difficult aspects of the experiment, he says, was finding a way to
fluorescently tag the TSE prion proteins without altering them - while still
allowing researchers to identify the prions as they penetrated the cells and
spread within the long projections that nerve cells develop to send signals
to other nerve cells.

"This was difficult from a technical aspect because the scrapie pathogen is
largely a corrupted form of a host cell protein," Dr. Baron said. "It can be
hard to detect the corrupted prion protein in living infected cells and
distinguish it from its normal counterpart."

He explains that once researchers learned how to mark the prion proteins,
they added them to a culture of nerve cells and then began watching and
taking photo images with a confocal microscope. Confocal microscopy uses
laser light to scan many thin sections of a fluorescent sample, resulting in
a clean three-dimensional image. The painstaking job of analyzing and
deciphering about 1,000 different images primarily belonged to Dr.
Magalhães - who filled a file cabinet drawer with CDs containing microscopic
images. The effort resulted in striking photos that, when put into a video
format, show prion protein moving within cells, then along narrow cellular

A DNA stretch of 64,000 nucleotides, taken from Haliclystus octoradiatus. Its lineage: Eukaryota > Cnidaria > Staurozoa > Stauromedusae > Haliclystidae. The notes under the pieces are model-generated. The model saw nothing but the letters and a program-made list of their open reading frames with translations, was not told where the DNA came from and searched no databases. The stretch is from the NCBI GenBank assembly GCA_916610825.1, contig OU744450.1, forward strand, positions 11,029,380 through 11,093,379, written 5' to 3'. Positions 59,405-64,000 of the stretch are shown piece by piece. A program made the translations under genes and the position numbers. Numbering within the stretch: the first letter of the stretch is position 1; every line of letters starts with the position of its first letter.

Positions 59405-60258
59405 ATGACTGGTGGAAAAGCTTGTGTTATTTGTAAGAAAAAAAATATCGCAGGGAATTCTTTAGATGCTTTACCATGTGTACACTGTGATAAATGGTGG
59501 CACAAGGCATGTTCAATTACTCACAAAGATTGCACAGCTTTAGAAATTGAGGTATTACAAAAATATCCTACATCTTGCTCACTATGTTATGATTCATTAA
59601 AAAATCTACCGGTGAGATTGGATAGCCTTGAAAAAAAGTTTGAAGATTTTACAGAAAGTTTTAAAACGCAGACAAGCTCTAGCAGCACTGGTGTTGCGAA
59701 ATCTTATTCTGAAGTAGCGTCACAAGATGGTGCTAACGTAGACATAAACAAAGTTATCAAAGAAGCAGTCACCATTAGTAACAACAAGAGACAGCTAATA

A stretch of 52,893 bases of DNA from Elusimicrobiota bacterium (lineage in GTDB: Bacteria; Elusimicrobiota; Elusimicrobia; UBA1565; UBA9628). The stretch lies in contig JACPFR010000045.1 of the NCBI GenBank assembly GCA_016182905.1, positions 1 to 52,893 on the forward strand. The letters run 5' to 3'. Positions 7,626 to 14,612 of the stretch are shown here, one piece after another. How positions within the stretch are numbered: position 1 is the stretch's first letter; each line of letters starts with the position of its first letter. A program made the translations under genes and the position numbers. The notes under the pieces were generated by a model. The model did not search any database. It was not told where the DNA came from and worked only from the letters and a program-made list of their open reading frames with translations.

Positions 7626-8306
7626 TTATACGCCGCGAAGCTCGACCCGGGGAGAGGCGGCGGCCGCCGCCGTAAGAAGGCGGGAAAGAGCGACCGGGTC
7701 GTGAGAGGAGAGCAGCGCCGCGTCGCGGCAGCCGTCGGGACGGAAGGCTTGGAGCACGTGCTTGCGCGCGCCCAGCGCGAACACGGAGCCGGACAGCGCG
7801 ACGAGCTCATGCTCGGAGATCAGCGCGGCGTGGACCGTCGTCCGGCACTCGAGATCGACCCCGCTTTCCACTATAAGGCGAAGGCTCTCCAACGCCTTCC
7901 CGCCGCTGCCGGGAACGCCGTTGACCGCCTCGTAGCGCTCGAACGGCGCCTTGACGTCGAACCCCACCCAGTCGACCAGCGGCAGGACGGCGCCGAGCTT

projections called neurites and ultimately into close proximity with
adjacent cells.

Other areas the research group plans to explore include:

Exactly where within nerve cells does scrapie infection occur, and how does
this happen?
How and why do large masses of infectious prion protein attach to host cells
and become broken into smaller units so that they can invade the cell
What types of chemical messages are sent between neurites from one cell to
another that allow infectious prions to transfer between cells?
What happens to the infectious prion protein once it is transferred to
another cell?
How do the many different possible pathways that lead into cells determine
what happens to prion protein; some pathways could lead to digestion by the
cell, others lead to transfer - and presumably infection - in adjacent
"This has been pretty amazing - certainly a new approach for our field," Dr.
Baron says.

NIAID is a component of the National Institutes of Health, an agency of the
U.S. Department of Health and Human Services. NIAID supports basic and
applied research to prevent, diagnose and treat infectious diseases such as
HIV/AIDS and other sexually transmitted infections, influenza, tuberculosis,
malaria and illness from potential agents of bioterrorism. NIAID also
supports research on transplantation and immune-related illnesses, including
autoimmune disorders, asthma and allergies.

News releases, fact sheets and other NIAID-related materials are available
on the NIAID Web site at
Reference: A Magalhães et al. Uptake and neuritic transport of scrapie prion
protein coincident with infection of neuronal cells. The Journal of
Neuroscience 25 (21):5207-16 (2005). DOI: 10.1523/JNEUROSCI.0653-05.2005.


----- Original Message -----
From: "Terry S. Singeltary Sr."
Sent: Saturday, May 28, 2005 6:55 AM
Subject: Scientists Observe Infectious Prion Proteins Invade and Move Within
Brain Cells